Well, I finally decided to check out this LibraryThing that I’ve been hearing so much about, and I must say that I’m sold. In fact, after about 15 minutes of playing around with it, I paid the $25 for a lifetime membership. The options are: (1) 200 books for free, (2) unlimited books for $10/year, or (3) unlimited books for life for a one time $25 charge. That decision was a no brainer.
So what does it do? Well, you’ll need to try it out for yourself to really get the feel for it. In short, it allows you online access to a database of your library. But wait, there’s more: you also get access to the library of everone else who has a public listing. In addition, you have access to other users’ comments and reviews of books in your library. You can also discuss books you share with other users and even get connected with someone who may want to swap books with you. I could go on, but you need to check it out for yourself to see how cool it is.
You can view my list of books here. How did I get all those in there, you might be wondering? Well, the books you see there come from four different sources. (This doesn’t include most of the books in my print library.)
- I used Rick Brannan’s tool to export a list of ISBNs from Libronix, which I then imported into LibraryThing. Read about it. Download it. It’s not perfect, and it won’t get all your books, but it’ll give you a good start. I think it caught about 30% of mine.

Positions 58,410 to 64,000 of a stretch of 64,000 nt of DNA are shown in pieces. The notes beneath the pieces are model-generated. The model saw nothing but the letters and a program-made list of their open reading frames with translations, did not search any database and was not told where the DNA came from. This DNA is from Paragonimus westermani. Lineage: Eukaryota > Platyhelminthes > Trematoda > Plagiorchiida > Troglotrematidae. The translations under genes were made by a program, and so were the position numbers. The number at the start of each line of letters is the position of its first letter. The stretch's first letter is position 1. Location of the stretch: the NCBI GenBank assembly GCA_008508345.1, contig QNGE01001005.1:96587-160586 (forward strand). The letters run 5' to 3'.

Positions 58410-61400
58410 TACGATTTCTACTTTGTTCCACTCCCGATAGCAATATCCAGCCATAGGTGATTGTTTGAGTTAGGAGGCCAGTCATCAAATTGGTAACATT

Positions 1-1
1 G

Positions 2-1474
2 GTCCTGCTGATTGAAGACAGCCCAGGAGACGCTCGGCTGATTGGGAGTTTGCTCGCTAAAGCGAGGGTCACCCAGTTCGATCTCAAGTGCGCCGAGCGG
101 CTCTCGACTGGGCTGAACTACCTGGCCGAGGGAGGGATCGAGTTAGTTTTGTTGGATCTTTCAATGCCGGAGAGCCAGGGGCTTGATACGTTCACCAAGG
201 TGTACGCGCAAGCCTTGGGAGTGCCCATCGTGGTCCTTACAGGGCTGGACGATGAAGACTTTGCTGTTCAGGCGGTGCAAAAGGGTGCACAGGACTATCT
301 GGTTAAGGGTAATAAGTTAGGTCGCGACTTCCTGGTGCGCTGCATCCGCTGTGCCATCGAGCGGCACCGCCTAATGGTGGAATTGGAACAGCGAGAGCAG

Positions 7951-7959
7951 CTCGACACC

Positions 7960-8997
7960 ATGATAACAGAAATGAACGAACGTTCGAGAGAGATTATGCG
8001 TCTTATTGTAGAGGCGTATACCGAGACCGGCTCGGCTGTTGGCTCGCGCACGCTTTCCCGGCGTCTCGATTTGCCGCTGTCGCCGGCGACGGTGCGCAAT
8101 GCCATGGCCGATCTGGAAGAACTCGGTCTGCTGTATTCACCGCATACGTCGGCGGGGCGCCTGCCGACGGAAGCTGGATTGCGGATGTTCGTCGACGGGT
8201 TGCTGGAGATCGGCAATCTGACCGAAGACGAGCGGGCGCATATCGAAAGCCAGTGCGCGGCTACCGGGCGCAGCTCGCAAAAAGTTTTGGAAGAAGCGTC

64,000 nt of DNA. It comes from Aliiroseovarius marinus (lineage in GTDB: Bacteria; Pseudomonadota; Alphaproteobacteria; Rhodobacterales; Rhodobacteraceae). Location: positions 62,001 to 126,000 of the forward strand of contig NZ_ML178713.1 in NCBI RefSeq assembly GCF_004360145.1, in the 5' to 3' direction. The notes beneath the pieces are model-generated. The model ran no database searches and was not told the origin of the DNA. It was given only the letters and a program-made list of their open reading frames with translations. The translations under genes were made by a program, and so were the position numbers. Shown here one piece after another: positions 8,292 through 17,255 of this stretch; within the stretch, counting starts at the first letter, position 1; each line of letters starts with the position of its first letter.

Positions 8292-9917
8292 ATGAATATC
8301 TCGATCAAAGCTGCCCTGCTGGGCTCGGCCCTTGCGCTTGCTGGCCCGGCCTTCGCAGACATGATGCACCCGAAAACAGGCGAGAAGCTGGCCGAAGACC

- I went to my Amazon page where it lists all the books I’ve purchased from them, viewed the source, copied the code into a text file, and then imported it. Library thing will find ISBNs in virtually any kind of file. Or you can paste in a URL with ISBNs on it, and LibraryThing will find them all and import them.
- I exported an XML from eLibrary Pro, where I had already cataloged a hundred books or so. (This is a handy little free program that is made for cataloging your library locally. If there’s a time when you don’t have internet and need to look something up quickly, it’s nice to have a database like this on your computer.)
- I did a search in Outlook for ISBN, copied all the text from those emails into a text doc, and then imported it. Some of the places where I buy books include the ISBN on the email receipt.
I may post more on this later, but this should give you enough to whet your appetiate. Check it out!